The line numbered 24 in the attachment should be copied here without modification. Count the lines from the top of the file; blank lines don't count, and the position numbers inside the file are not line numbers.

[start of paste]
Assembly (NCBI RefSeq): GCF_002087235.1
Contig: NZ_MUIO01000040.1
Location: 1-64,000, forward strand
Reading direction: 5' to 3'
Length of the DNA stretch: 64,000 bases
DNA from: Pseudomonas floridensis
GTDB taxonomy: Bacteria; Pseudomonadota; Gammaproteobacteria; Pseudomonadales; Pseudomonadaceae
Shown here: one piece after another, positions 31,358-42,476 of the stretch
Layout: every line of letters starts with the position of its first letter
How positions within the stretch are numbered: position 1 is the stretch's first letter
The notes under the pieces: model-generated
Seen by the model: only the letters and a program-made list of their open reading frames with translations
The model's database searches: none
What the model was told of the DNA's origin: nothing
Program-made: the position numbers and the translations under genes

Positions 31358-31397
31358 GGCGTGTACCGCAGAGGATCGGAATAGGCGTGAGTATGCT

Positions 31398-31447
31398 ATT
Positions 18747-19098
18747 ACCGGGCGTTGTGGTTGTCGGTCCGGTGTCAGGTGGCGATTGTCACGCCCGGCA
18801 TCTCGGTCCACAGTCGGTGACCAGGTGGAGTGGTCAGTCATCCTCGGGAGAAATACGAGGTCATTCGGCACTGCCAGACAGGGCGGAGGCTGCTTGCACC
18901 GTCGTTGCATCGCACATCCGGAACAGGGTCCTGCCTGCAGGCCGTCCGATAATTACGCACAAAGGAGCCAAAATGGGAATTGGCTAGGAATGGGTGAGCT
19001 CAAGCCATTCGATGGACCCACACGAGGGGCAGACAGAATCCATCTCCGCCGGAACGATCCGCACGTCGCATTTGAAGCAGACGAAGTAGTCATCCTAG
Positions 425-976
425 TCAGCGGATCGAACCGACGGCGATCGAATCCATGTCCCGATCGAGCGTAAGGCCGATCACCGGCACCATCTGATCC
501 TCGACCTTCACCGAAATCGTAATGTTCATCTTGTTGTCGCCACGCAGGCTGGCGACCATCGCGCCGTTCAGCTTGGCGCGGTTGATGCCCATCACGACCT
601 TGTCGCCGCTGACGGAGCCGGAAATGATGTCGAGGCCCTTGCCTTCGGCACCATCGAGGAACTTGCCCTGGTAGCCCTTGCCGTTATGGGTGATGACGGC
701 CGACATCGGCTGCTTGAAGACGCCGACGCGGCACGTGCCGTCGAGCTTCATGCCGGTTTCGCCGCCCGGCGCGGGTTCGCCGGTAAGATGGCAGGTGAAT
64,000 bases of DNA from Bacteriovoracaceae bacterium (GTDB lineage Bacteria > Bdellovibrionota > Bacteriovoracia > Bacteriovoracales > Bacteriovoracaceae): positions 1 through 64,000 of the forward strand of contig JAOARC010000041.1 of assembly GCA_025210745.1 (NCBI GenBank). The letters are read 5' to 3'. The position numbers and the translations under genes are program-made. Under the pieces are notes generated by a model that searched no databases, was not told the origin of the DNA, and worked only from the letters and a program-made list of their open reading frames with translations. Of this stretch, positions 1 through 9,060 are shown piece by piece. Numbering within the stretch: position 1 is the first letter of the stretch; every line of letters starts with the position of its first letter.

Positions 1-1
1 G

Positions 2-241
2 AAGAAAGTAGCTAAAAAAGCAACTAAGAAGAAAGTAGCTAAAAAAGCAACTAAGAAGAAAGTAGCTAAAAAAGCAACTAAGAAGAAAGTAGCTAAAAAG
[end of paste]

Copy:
19001 CAAGCCATTCGATGGACCCACACGAGGGGCAGACAGAATCCATCTCCGCCGGAACGATCCGCACGTCGCATTTGAAGCAGACGAAGTAGTCATCCTAG